West Uist Chronicle – Keith’s blog


My latest novel, written under my Western pen-name is a departure from my normal style. This is a steampunk-weird western.

As the Civil War rages, Confederate Army surgeon Oscar Chamberlain uses his years of research to invent his Regen formula—a medicine so powerful it can promote healing at unheard-of speed. With this incredible discovery, he will revolutionize medicine, and hopes for the ultimate victory by the Confederacy.
But when a crude and tainted sample of his formula falls into the wrong hands, a devastating plague, more virulent than any other contagion known to mankind, is released. It spreads like wildfire, afflicting both armies, leading to cessation of hostilities between the North and the South in what becomes known as The Great Stalemate. 

With Chamberlain being blamed for the Revenant Plague, both President Andrew Johnson and President Jefferson Davis agree that he must be found and brought to justice.  Somehow, a cure must be discovered—or the entire country will become infested with the walking dead. In desperation, they turn to a medium and a ghost catcher to lead them to the man who is WANTED: DEAD OR REVIVED…


I am pleased to say that there are a couple of Western bundles with  Clay More stories in them. Clay More is the western pen-name of Keith Souter, who is also sometimes known as Keith Moray.

The first is WESTERN ROUNDUP, a bundle from High Noon Press, which includes the short story DEAD IN THE SADDLE, the first Doc Marcus Quigley story. 

Doctor Marcus Quigley, qualified dental surgeon, gambler and sometime bounty hunter has gradually been working his way west. His reasons for choosing such a lifestyle are personal and pressing, as well as expedient, for there is someone he means to track down and hold to account for a murder committed some years previously.

In DEAD IN THE SADDLE Doc Marcus Quigley has set up a temporary consulting room in Hagsville. He has just pulled the tooth of one of the town’s loafers when Jordan Parker, the town banker falls dead from his horse in the middle of the main street. When Sheriff Dan Morgan asks him to examine the body Marcus discovers some strange things that to a trail of death and duplicity and which put him right into the jaws of danger.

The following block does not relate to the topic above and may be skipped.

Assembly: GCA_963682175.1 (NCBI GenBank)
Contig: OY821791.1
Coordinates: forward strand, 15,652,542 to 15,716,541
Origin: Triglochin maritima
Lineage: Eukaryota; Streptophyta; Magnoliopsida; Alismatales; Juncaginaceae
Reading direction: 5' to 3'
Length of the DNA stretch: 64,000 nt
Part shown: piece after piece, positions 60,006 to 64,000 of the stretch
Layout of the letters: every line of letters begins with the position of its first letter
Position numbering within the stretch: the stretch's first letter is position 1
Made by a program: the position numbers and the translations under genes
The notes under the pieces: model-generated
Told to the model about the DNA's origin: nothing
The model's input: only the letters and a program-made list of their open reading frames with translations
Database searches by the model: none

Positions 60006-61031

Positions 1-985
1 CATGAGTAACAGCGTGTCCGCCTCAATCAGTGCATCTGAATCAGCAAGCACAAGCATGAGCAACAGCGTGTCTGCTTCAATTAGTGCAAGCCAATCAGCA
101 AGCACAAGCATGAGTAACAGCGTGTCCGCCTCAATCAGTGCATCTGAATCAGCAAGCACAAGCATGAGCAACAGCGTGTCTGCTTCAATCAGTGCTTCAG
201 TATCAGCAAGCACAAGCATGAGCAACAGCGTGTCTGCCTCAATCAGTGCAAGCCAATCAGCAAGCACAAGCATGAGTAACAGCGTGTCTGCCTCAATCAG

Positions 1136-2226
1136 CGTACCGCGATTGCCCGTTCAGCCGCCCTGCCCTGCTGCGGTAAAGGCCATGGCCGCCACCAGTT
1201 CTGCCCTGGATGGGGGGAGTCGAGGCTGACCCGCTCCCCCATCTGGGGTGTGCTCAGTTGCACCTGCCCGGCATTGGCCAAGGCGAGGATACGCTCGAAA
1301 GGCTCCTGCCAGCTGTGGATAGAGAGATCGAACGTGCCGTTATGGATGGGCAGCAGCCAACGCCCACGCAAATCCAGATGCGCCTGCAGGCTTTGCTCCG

And just look at the other writers!

The second ebook collection is published by Western Fictioneers Library. It is called SIX GUNS: SIX CLASSIC WESTERN NOVELS. My novel is STAMPEDE AT RATTLESNAKE PASS.
Six classic Western novels. The good old shoot-’em-up westerns are still around, and this collection has six by the masters of the genre. 

William M. “Bill” Tilghman had one of the most illustrious careers of any Old West lawman, but he faced perhaps his greatest and most dangerous challenge when he rode alone into the wild Oklahoma Territory settlement of Burnt Creek on the trail of a gang of rustlers and outlaws with some unexpected allies . . . THE LAWMAN, by New York Times bestselling author James Reasoner, is the first novel in the West of the Big River series. 

In Frank Roderus’ HOME TO TEXAS, Charlie McMurty brought a herd north, got a great price, and had enough left over once he repaid his neighbors to buy a ranch so he could ask for the hand of his sweetheart. Unfortunately, on the way back to Texas he was robbed and left for dead. To make matters worse one of his attackers was his friend he’d hired to help him with the herd. All he had left was a big debt back home and a big hole in his chest. His new quest became the need to be able to return his neighbor’s money. First he had to heal and learn some fancy shooting. 

Violence stole young Ben Brand’s family from him, but blessed with uncanny speed and skill with a gun and befriended by an old mountain man, Ben sets out on a bloody quest for vengeance. As he tracks his enemies over the years and the miles, Ben battles men and the elements—and risks his own soul—to become the avenging nemesis known as Iron Heart! Long out of print and originally published under the pseudonym Walt Denver, IRON HEART is a classic Western from Jory Sherman.